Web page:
Finished a painting yesterday, a study in the human justification of “happiness and all else be damned”. In the age of resources, it could be the great sin that fuels the other seven, and sadly, solely responsible for our final collapse. At least now I know why Jefferson declared it—so he could justify the Louisiana Purchase from a third party, own as many slaves as was necessary to seek happiness, and love make with the attractive ones whenever he got lonely from all that happiness finding.
Even well drillers just want to be happy. So do the anti-well drillers. The fracking protestor doesn’t want a company from Texas feeding subterranean New York State with toxic juices. He jumps up and down with a sign and some friends, and drives his Mexican made Volkswagen 30 miles north back to his warm cozy Christmas house, heated dutifully by fracking labor in rural North Dakota. Likewise, families in Puebla appreciate the pesos generated from the Volkswagen Jetta-making plant, but hate the smell and the silver metal dust cutting into their kid’s scalps. It’s a trade-off for happiness. How else will they afford cable TV and French wine?
A boom economy in North Dakota keeps Lewis and Clark State Park lodge stocked to the rafters with bottled spring water from Maine. The recycling plant in Williston runs 24/7, and nowadays all residents are familiar with the new parts per million science, and therefore happier.
There is no human moral high ground in this debate. Even photovoltaics have to be made somewhere, out of unnatural, non-renewable things. Factories are never earth-friendly even when producing giant rectangular sun-catchers. We could live under a tree by the river, like Ratty in The Wind in the Willows, or all cozy tea-like at Mole End with the frack froth seeping up from the floorboards.  Then we would pursue human happiness like rodentia in the wood, that is, with an amazing frack induced picnic luncheon of: “coldtonguecoldhamcoldbeefpickledgherkinssaladfrenchrollscresssandwidgespottedmeatgingerbeerlemonadesodawater—”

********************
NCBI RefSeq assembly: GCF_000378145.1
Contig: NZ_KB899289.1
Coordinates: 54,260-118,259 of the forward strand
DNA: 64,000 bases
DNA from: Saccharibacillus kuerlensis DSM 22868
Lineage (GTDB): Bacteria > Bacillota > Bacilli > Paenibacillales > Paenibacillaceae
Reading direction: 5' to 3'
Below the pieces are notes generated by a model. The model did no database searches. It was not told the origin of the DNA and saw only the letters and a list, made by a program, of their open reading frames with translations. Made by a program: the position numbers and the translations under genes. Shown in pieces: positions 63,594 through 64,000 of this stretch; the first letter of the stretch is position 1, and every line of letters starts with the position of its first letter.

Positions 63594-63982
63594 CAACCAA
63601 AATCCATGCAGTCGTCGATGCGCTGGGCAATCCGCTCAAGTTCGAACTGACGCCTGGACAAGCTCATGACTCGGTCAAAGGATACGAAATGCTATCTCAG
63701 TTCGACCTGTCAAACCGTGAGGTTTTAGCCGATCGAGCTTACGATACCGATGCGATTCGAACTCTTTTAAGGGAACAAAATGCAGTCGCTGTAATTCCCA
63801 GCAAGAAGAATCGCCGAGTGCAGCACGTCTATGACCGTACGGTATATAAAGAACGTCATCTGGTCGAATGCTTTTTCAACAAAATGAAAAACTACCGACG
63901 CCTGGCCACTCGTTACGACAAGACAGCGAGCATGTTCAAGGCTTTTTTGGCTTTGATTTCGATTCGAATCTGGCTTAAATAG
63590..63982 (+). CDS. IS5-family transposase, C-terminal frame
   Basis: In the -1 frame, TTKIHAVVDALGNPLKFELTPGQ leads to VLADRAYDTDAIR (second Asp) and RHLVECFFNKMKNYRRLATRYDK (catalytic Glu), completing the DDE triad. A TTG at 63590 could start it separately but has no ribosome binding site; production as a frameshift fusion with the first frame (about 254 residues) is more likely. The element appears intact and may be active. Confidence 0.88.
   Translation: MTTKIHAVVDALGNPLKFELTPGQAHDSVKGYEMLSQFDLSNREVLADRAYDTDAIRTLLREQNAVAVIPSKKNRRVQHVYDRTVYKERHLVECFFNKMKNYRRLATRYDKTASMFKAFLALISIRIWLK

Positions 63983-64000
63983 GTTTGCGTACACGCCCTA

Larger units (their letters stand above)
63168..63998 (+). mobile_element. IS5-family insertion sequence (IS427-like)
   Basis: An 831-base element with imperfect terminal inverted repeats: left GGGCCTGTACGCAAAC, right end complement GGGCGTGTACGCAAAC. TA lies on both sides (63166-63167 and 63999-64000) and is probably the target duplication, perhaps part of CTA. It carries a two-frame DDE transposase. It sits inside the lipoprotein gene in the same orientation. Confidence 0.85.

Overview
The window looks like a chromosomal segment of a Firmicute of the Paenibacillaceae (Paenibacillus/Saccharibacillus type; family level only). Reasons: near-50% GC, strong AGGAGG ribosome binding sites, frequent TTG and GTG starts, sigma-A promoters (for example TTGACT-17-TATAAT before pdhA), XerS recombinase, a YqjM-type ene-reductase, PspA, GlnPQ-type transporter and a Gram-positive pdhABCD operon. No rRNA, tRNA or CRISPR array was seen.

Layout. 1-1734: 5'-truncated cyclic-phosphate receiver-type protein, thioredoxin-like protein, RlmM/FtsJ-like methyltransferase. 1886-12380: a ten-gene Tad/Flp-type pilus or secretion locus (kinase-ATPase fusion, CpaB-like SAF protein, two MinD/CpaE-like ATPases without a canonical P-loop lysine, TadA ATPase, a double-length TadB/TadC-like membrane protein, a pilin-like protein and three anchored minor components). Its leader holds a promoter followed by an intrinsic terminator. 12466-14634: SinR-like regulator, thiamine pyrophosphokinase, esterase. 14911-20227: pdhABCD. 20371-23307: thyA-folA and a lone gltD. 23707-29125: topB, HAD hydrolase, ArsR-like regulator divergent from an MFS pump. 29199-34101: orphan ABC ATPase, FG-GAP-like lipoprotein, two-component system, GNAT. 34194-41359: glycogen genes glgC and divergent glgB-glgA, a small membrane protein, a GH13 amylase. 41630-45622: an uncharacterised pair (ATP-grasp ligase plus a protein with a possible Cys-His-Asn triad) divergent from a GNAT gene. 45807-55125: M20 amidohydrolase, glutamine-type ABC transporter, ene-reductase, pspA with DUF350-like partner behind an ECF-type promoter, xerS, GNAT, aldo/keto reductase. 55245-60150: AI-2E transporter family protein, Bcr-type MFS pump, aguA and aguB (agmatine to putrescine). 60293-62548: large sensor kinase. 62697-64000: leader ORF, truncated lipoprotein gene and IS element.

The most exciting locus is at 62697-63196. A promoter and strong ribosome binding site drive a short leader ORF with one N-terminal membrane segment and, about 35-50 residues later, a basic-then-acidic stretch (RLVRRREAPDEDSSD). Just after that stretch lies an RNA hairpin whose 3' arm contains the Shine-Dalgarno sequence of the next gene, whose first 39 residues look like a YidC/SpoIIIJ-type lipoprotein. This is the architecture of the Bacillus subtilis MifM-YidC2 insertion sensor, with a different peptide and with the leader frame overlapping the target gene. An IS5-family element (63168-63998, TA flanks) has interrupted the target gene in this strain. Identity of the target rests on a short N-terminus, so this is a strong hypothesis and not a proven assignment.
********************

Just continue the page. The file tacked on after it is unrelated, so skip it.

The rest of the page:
“‘O stop, stop,’ cried Mole in ecstasies: ‘This is too much!’
‘Do you really think so?’ inquired the Rat seriously ‘It’s only what I always take on these little excursions; and the other animals are always telling me that I’m a mean beast and cut it very fine!’”
Poor Kenneth Grahame was nervous about the future. No doubt he sniffed in the harsh, coal field stench of Nottinghamshire at some point in his life. Perhaps Toad was the pursuit of happiness amphibia incarnate. He was an ignorant spaz, buying up whatever was offered for immediate gratification, checking his many deeds off on the cardinal sin list, while thinking everyone else a simpleton. For it was only a matter of time before ratty, mole, and even cantankerous badger would want to race about the countryside in a newfangled automobile.
This painting shows nature finally joining those whom they cannot beat. I hate hydrofracking. I hate my pile of discarded packaging waiting to be recycled even more. A sack of oats and brown sugar would get the worst rat character through a hard winter. No need to drive over to the supermarket once a week for a 12 ounce box of already chewed Cheerios®. And any mole could tell you that the cooper would make a tub for the peanut butter if the cooper wasn’t long ago executed by the always boy Peter Pan, henchman for ConAgra. We, the glorious anti-hydrofrackers have not yet learned how to stay put and buy in bulk. We think it’s okay, this day-to-day world we participate in, as long as the water is as pure as our water factories can fake it.
The poisonous web connects us all. I am sticking with my hypothesis—that we need to go all mid eighteenth century with access to antibiotics before catalysts like nuclear winter and cancer water make it so without the hope of repair. Hence, follow through with my anti-fracking show in the spring. Keep the potable water flowing while pursuing our sickly happiness.